Case 1: I use a full precision float. For simplicity lets assume 1/20= 0.501 on machine one, 1/20 = 0.504 on machine two. The delta step comes and the machines multiply it by a velocity and a deltatime and 16 * 0.501 = 8.016, and 16 * 0.504= 8.064. The small difference became a factor 10 bigger and every step the machines diverge further.

Case 2: I use a rounded float. 1/20 = 0.501 becomes 0.50, and 1/20 = 0.504 becomes 0.50 too. The next calculation will now only have insignificant divergance which will be cut off by rounding again, 0.80 might not be entirely accurate, but the machines will be much closer to eachother. If the precision is chosen well this might lead to the simulations never diverging, unless there are freaky big floating point inaccuracies.

In my case, the longer the simulations are in sync, the more efficient my network protocol is, the more players can interact with eachother, the more epic the game will be!

Apr 7, 2012 at 11:17 AM

Well I get your point, even though I disagree. For a game developer the problems with diverging calculations due to floating point differences only come in some particular edge cases - like division/miltiplication by 0 when it's not 0 (or in general scaling), some trigonometry (like tg), collisions that don't happen even though bodies are "touching", lines that seem parallel but are not - stuff like that. These edge cases might not be such a big deal really - for example a bullet just grazing a target instead of hitting it is not a big deal. Some tunneling could be ok...

However there is still a problem with the integrator which is iterative and also run in multiples over time and it already has issues since it is just an approximation. See for example

In our case joints might be the issue rather than bodies. I think by loosing precision you might get your simulations to agree more but you risk them becoming inaccurate and that can have consequences like bodies getting stuck into each other or joints becoming unstable. In other words you might reach situations from which the engine cannot recover and that worries me.

Since you have to synchronize anyway sooner or later (like every 5s maximum) why do all that work for little benefit. If your model is very complex then even on one machine and without networking semi-implicit Euler might already be quite innacurate let alone you tamper with it or "adjust" it with brute force post-time step. If your model is simple - then the integrator is already quite accurate anyways regardless of precision if the latter is within sensible limits. In other words even if you used a perfect integrator (or at least a fourth-order one like RK4) you would gain no benefits losing speed. Consequently the error in floating pont math between machine with different architectures would not influence anything that much.

If, instead, your model is in-between in terms of complexity then you can certainly try out some adjustments but corner cases might rear their ugly heads at the most unfortunate moments.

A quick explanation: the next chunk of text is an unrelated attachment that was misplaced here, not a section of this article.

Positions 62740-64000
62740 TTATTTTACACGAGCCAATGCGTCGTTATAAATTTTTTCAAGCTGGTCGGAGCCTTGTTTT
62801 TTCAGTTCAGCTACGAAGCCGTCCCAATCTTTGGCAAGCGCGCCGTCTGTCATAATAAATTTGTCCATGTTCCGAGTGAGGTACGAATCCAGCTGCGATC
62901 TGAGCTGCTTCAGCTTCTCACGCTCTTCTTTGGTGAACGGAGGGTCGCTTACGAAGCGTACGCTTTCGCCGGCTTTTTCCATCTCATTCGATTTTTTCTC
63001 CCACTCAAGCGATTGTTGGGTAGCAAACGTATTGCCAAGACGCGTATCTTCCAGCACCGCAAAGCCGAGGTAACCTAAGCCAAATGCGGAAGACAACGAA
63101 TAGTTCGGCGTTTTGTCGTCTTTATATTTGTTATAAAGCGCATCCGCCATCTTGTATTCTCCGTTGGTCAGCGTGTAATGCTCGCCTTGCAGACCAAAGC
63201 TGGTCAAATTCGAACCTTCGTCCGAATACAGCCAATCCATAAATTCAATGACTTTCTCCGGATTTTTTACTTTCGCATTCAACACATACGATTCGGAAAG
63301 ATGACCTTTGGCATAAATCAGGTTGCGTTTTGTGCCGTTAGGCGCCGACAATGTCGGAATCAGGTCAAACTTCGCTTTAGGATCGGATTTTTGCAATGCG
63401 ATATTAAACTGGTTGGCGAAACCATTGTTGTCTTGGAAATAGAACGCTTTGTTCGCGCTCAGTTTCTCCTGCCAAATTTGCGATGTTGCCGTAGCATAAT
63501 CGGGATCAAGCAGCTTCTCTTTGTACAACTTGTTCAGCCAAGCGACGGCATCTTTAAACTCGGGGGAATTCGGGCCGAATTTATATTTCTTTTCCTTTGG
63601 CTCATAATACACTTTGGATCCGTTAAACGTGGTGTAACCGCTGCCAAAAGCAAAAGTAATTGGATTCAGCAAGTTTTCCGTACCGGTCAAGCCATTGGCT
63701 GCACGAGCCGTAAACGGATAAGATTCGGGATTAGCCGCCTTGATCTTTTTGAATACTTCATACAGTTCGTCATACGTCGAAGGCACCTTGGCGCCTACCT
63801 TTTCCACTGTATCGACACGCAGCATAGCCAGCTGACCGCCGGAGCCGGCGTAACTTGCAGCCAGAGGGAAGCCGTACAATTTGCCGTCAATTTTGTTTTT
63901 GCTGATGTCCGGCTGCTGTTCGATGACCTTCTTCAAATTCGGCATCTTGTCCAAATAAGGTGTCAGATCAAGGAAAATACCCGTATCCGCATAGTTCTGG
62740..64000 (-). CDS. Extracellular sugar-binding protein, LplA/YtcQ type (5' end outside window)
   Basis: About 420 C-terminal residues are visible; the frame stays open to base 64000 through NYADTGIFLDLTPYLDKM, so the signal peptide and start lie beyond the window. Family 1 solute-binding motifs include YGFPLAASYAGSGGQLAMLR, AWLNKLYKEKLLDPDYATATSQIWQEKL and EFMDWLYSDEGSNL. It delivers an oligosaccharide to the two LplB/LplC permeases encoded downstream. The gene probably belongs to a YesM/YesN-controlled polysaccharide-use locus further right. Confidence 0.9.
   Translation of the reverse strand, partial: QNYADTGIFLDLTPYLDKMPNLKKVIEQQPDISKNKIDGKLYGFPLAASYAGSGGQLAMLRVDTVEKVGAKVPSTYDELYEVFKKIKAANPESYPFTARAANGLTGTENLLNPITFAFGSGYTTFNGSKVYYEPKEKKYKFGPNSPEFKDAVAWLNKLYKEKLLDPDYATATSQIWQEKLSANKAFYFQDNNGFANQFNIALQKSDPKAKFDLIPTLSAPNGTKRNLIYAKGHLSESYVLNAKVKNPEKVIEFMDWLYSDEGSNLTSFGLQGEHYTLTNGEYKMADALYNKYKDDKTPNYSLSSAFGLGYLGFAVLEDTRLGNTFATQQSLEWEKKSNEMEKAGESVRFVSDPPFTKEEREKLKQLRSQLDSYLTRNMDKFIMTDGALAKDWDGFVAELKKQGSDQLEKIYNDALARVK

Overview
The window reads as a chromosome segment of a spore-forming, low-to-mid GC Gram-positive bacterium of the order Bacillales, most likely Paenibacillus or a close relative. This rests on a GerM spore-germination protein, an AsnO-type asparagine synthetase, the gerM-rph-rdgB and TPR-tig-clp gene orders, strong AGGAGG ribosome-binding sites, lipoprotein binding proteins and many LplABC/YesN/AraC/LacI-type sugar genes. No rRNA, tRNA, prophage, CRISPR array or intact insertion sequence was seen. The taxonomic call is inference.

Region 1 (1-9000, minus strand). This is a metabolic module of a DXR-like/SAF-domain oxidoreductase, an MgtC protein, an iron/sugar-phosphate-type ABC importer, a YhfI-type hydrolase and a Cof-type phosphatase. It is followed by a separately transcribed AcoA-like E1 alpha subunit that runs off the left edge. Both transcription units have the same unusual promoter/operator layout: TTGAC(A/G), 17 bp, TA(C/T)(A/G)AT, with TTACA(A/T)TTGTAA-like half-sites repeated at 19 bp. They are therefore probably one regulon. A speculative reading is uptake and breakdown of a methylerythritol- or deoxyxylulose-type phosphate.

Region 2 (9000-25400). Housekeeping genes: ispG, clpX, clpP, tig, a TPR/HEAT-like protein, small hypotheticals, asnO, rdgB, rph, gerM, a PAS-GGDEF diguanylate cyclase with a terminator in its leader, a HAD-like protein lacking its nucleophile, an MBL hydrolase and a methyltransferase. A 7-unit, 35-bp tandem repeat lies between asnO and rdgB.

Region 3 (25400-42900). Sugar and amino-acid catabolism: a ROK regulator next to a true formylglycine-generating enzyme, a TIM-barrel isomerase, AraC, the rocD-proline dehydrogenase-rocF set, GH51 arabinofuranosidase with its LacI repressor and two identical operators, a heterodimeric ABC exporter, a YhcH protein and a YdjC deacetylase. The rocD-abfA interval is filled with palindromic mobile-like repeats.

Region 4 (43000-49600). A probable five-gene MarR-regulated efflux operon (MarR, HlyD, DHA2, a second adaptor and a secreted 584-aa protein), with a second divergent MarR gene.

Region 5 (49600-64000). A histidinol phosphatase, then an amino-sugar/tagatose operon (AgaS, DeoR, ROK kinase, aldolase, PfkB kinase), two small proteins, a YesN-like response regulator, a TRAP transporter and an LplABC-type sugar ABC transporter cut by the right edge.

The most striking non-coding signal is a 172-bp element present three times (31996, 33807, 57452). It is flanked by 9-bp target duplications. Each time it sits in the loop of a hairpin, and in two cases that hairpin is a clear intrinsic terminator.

At the end of the day we should really ask what is that makes it so difficult to synchronize across a network. I would argue that *by far* this is the inconsistencies of roundtrip transmission times that far outweigh anything else in scale. The simple fact that you can lose a whole packet of information (and TCP is just a band-aid) can have a huge impact. Furthermore since we have no control over the Internet you would have to deal with that problem anyways in some manner...

Apr 7, 2012 at 12:03 PM

Hey thanks for the continued feedback, I really appreciate it a lot. The game I'm building is a multiplayer racing game. Two cars touching in one simulation and not touching in another is actually my worst case scenario. I've built quite an elaborate network protocol, so if it does happen it will quickly be detected and corrected. I have also planned some strategies for dealing with lost/late packets and such so I hope to be well prepared for the horrors of the internet :P

Even without lowering precision I'm already having problems with unstable joints, probably because of my calls to SetPosition. My next todo item is building a testbed to find out what the best way of setting the position/rotation of an object with joints is. The wheels of my cars go into a slight oscillation after a few state frames. But I'll leave that for a next thread :)

I will keep your advice in mind and delay the weird optimizations until I'm certain that they would solve the biggest problems, I guess that's the correct way to do it anyway.

Apr 7, 2012 at 12:37 PM
Edited Apr 8, 2012 at 12:11 PM

I don't know if you've already stumbled accross gafferongames but here's a link for a more in-depth discussion (the comments section is very much worth it):


[EDIT] PS: joint instability when manually setting position is almost certainly due to "warm starting" which by definition uses previous values in the initial step iteration to quickly approach the solution.  In our case previous values are invalid or worse harmful since we've teleported. I'm not an expert here as in my simulations I always use forces for movement but I suppose if you read on that on the Box2D forums you might gain significant insight.